You know sometimes when you have something in your mind, and you create the image so perfectly and it's so great, that when the actual event comes to pass, it can just never match up? After being so overwhelmed and awestruck at the Alaska Women Reject Palin rally that happened a couple weeks ago here in Anchorage, I started to imagine what today's "Hold Palin Accountable Rally," might be like.
My mind movie featured a glorious autumn day, with blue sky, white clouds and golden leaves. I didn't know how many people might come, but I suspected it would be even more than the 1500 that were there at the last rally. I imagined all sorts of new and creative signs, designed to send a message to Sarah Palin, to the Alaska Legislature, to the McCain campaign, but most of all to our fellow Americans in the rest of the country.
Frankly, many Alaskans have felt a bit like we're living in the Dr. Seuss story, "Horton Hears a Who." If you're not familiar with this tale, it involves thousands of tiny people who live on a dust speck, and no matter how loudly they yell, no one can seem to hear them. They keep screaming "We are here! We are here! We are here!" but to no avail. It takes a moment of real desperation, and the participation of every little Who in Whoville, but finally their cries are heard.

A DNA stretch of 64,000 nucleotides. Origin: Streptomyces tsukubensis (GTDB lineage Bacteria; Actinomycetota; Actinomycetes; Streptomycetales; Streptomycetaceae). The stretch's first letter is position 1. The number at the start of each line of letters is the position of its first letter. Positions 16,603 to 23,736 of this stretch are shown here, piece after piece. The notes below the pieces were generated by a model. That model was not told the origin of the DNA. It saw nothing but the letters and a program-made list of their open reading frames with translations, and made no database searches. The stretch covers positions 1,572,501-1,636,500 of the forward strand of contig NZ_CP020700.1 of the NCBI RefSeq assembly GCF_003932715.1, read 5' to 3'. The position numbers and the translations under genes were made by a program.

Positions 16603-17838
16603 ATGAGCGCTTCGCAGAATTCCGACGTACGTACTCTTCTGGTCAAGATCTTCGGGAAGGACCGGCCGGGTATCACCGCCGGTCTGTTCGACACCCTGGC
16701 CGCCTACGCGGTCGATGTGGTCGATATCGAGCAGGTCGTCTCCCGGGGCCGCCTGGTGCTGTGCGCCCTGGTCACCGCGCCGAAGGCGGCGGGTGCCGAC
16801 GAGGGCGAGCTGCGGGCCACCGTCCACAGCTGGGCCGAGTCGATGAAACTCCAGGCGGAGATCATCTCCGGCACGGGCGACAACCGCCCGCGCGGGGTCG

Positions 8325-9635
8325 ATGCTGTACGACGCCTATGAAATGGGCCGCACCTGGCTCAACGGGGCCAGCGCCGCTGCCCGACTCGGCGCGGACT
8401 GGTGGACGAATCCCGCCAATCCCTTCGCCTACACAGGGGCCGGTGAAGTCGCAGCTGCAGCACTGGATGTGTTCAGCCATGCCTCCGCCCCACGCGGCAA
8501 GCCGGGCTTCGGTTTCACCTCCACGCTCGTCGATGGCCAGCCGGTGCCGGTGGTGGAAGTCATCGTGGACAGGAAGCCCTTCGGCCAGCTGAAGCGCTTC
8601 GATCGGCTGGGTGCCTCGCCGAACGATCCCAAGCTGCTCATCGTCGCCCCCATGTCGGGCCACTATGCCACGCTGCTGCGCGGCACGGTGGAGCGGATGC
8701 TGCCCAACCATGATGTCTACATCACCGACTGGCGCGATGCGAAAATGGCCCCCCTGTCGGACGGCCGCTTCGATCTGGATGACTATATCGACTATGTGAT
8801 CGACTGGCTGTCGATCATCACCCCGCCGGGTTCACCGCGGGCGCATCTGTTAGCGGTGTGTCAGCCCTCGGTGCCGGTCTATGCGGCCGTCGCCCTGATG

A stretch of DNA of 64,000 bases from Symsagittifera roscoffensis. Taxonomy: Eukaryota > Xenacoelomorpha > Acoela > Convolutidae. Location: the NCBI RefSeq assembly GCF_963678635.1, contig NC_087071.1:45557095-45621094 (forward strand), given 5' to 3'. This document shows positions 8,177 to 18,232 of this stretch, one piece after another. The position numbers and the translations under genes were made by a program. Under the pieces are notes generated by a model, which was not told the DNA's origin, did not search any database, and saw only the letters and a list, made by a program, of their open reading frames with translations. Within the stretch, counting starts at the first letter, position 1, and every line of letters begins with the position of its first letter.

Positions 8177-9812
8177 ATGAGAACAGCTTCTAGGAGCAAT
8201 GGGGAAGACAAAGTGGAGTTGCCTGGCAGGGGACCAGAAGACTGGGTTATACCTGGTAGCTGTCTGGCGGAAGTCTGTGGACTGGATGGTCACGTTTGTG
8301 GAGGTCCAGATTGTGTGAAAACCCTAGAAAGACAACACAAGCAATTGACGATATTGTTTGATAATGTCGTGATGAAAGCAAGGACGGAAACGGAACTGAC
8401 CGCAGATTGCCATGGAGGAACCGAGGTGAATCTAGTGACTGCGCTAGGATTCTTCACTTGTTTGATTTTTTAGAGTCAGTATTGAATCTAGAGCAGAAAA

That was my mind movie. As I sucked down my coffee this morning driving into town with my camera and my sign, I wanted to kick myself. I feared that this image I had created, of thousands of Alaskans yelling "We are here!" and the media actually listening was just going to set me up for disappointment. At the last rally, which turned out to be the largest political rally in the history of Alaska, there was virtually no media coverage. There were a couple print journalists, and one radio person, but no TV cameras. The real exposure of this event came from bloggers, folks with video cameras putting clips on YouTube, and mass emailings from friend to friend with attached pictures, and accounts of the rally from locals.